During April 2003 a trial excavation was conducted at the site of Zarnuqa, in the Qiryat Moshe neighborhood of Rehovot (Permit No. A-3891*; map ref. NIG 18015/64300; OIG 13015/14300). The excavation, on behalf of the Antiquities Authority, was directed by P. Fogel, with the assistance of R. Abu Halaf (administration), A. Buchennino and P. Gendelman (dating of ceramic finds).
The site is located inside the village of Zarnuqa, on whose ruins a temporary immigrant camp was built in 1948. Previous excavations at the site revealed buildings and a winepress, dating to the Byzantine period (HA-ESI 114:71*).
Five squares were opened based on preliminary examinations.
Square I (2.5 × 2.5 m). A burnt layer, which contained several bones of sheep and goats, was exposed at a depth of 0.7 m below surface, in the northern part of the square. The ceramic finds in the burnt layer were mixed and included fragments of pottery vessels from the Late Byzantine and the Ottoman periods. Several medium-sized fieldstones were discovered near the burnt layer.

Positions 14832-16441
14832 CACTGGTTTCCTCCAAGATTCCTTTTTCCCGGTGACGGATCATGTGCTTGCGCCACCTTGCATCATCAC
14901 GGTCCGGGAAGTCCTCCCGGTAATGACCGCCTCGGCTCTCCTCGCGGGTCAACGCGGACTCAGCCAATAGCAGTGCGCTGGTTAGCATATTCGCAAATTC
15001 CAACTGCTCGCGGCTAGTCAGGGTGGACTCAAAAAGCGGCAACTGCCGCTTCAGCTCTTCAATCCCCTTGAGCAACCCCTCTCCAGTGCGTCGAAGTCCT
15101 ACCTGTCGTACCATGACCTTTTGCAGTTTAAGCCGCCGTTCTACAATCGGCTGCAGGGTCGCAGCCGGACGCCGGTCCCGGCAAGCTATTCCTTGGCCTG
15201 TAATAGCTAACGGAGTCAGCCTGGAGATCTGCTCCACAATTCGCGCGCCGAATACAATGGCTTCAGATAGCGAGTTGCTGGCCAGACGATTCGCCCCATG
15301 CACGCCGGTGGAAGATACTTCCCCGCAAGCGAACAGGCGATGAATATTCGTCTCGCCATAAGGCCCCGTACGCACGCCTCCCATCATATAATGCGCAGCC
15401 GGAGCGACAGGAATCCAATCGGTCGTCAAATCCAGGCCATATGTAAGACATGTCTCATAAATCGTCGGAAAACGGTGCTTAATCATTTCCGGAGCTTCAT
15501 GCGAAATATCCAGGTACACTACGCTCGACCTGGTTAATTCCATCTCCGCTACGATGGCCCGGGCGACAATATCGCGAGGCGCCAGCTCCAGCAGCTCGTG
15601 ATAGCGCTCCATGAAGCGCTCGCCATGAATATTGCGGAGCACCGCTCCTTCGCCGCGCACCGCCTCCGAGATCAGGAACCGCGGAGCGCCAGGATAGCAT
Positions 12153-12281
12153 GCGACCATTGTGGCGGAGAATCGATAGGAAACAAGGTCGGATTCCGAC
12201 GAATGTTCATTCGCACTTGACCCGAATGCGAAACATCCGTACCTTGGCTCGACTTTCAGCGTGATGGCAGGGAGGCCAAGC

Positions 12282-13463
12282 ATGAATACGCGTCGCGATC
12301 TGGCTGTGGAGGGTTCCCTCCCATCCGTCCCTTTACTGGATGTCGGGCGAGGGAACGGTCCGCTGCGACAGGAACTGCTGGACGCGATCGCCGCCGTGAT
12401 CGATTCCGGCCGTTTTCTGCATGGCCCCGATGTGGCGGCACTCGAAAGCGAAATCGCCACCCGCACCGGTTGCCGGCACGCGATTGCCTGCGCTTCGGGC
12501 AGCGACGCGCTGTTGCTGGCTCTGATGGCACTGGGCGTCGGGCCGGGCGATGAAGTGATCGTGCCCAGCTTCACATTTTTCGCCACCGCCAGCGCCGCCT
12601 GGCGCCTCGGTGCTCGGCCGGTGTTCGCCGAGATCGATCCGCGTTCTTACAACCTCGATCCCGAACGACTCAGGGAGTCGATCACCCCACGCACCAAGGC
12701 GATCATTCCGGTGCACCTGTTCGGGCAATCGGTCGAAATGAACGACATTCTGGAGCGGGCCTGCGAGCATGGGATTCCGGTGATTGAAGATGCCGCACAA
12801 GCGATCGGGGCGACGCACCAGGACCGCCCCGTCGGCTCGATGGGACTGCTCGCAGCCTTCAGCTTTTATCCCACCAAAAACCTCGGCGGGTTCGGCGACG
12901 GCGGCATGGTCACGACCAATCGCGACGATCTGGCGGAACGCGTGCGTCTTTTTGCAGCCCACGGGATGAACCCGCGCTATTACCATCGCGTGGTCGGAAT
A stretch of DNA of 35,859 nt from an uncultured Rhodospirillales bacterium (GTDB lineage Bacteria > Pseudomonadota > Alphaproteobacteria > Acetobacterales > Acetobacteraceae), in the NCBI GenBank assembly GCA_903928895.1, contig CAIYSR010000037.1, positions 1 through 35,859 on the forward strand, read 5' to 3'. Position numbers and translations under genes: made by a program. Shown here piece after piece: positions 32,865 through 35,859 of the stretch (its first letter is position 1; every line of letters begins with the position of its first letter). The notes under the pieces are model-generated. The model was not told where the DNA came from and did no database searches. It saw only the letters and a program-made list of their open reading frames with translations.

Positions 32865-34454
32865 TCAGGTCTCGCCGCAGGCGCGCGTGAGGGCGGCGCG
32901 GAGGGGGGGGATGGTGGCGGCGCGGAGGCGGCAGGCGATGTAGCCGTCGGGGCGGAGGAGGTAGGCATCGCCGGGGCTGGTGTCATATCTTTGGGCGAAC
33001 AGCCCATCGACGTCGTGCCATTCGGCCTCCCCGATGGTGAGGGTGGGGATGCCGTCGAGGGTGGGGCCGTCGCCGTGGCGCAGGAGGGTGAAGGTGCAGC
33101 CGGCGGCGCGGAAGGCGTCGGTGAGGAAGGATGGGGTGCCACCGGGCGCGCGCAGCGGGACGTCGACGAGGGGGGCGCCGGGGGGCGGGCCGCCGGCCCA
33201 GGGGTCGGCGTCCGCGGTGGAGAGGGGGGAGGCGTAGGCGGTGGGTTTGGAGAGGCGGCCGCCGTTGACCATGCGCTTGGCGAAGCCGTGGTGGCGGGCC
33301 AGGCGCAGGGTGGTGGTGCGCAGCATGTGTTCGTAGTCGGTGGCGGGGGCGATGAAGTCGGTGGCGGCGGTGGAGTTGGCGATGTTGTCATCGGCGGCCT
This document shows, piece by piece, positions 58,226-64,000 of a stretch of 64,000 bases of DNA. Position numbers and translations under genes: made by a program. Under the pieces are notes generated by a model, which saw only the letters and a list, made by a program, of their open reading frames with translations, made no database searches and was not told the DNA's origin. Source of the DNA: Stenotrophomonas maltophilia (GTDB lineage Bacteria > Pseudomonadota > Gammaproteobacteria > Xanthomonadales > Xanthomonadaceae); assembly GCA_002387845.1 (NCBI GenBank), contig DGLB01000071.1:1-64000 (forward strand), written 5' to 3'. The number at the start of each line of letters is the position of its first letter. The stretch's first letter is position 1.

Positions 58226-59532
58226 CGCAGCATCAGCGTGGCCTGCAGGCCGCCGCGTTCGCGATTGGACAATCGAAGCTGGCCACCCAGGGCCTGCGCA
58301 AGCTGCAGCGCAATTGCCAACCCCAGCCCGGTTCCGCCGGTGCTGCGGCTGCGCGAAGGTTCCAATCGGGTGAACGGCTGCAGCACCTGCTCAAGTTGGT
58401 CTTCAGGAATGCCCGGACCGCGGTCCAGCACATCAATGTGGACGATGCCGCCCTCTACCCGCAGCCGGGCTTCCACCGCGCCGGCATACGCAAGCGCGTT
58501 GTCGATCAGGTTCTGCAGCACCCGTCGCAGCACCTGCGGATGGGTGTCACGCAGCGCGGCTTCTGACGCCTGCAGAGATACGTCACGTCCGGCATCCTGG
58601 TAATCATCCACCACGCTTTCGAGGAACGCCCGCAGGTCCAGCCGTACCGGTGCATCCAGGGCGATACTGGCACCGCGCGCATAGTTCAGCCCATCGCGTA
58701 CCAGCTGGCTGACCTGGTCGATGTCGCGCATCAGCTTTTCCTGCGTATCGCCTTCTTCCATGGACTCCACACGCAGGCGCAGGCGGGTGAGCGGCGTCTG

Square II (2.5 × 2.5 m). A layer (1.4 × 1.7 m, depth 0.5 m) of small and medium fieldstones without bonding material and oriented southeast–northwest was discovered. Mixed pottery fragments that ranged in date from the Late Byzantine period until the modern era were uncovered.
Square III (1.9 × 3.0 m). The foundations of a modern house were revealed in the northern and western balks of the square. Mixed, poorly preserved pottery fragments that dated to the Byzantine period and the nineteenth century CE were found next to the foundations. A concentration of fieldstones was discerned in the southern balk of the square.
Squares IV (1.4 × 2.9 m) and V (1.4 × 1.8 m). These squares were opened after clusters of potsherds were discovered in the sections of the preliminary trial trenches. Mixed potsherds that dated from the Byzantine period until the modern era were found, but no architectural remains were discovered.
The ceramic finds consisted mostly of worn and mixed body fragments that dated to various periods. The character of the finds indicates that the site can be ascribed to the Ottoman period and probably to earlier periods as well.